In trying to sell everything possible, you might also try to sell your undersized produce. When deciding what is "undersized,"you should discuss this with your buyer. If you have all medium-size heads of lettuce for a couple of weeks, he won't object, providing you lower the per-head price. When you have extra-large heads, their price will naturally go up. You can see that if you were using the normal commercial standards of a flat or crate of lettuce, the price per crate would be very different than the price per head as the size of the head changes. When sixteen heads of a large size fit into one crate, the price per head will certainly be higher than twenty-four heads fitting into the same size crate, but the price per crate will be the same. I think it's always better to base your prices on a per-head or per-item base. The same would apply to carrots, beets, and anything that can be harvested at several different sizes.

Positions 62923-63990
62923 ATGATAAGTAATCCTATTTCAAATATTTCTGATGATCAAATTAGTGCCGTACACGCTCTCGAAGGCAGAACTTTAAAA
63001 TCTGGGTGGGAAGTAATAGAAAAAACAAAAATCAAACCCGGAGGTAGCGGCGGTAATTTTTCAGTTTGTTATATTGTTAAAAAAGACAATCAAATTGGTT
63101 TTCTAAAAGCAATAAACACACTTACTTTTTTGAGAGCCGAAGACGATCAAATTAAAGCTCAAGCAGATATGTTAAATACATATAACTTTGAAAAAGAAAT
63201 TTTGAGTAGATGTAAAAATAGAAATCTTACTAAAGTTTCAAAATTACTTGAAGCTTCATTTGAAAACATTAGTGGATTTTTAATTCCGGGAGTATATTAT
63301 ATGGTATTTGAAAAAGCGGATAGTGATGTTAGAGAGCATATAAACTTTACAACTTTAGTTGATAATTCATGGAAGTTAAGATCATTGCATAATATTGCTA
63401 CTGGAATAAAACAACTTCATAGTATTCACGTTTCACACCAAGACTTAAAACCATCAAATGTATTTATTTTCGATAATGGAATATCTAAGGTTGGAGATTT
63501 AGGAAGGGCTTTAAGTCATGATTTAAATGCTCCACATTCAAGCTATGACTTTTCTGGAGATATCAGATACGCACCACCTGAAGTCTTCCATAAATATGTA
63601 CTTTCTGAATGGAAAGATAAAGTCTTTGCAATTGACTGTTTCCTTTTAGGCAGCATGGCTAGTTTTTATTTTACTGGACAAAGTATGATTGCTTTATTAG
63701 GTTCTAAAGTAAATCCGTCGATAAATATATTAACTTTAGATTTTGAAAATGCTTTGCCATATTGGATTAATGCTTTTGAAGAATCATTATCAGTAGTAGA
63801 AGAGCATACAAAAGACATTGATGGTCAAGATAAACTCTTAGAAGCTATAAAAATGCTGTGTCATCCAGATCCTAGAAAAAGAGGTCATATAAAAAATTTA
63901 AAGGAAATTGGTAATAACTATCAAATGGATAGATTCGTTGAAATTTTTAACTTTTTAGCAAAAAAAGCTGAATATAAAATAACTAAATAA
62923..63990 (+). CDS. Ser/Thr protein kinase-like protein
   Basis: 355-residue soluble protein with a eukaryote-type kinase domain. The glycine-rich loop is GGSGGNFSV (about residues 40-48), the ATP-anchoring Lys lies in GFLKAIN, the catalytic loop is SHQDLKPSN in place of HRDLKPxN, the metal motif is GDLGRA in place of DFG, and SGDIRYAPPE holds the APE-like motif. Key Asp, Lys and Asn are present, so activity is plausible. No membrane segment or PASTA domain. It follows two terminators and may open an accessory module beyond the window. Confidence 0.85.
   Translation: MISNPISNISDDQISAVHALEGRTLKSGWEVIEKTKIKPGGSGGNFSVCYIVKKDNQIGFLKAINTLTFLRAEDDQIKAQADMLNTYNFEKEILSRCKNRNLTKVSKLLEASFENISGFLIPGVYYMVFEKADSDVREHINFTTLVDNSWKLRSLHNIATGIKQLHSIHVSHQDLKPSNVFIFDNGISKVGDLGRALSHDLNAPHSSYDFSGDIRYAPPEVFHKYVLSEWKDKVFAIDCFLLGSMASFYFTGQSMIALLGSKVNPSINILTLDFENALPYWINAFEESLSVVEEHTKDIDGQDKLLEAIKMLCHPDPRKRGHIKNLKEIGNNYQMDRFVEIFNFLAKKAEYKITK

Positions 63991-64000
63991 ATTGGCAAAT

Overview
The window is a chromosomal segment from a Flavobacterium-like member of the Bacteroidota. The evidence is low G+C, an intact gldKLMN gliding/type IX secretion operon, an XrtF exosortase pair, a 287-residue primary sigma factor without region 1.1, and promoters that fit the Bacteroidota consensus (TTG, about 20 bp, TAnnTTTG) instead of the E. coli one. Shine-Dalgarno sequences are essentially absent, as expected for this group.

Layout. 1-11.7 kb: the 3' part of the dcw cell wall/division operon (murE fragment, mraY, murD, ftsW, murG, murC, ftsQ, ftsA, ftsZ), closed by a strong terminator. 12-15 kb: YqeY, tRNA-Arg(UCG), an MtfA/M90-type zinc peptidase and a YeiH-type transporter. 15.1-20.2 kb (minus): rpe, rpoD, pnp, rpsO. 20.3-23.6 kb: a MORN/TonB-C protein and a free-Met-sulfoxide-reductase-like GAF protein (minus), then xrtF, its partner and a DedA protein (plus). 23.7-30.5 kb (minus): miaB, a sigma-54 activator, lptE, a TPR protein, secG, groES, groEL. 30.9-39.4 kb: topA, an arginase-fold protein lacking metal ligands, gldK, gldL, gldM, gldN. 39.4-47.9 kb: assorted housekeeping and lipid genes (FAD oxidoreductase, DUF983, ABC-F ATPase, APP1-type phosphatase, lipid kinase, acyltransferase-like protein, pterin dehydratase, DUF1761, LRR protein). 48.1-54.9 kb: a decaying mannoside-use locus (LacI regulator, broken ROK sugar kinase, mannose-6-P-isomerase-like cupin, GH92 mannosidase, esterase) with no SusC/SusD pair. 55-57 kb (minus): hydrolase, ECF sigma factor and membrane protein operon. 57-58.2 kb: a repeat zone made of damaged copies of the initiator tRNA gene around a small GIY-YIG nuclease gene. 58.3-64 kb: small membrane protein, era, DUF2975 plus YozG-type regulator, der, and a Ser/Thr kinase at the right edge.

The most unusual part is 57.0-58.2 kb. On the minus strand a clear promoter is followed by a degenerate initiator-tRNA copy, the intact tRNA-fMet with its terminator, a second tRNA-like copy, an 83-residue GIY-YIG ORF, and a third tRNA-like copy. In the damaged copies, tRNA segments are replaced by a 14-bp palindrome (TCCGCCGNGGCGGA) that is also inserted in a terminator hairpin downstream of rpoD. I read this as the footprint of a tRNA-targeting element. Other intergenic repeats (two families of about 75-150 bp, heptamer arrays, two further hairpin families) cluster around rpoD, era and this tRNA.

I remember one restaurant owner who, by negotiating a special deal, bought leftovers and undersized vegetables from me at less than half price. Since he was more interested in economy than in quality, he began to ask for more of the cheaper commodities, and after several weeks, he told me, "We'll take undersized only. We don't want any more of the select." I had just lost my prime business.
Chinese cucumbers like these are easy to raise and bring a good price.
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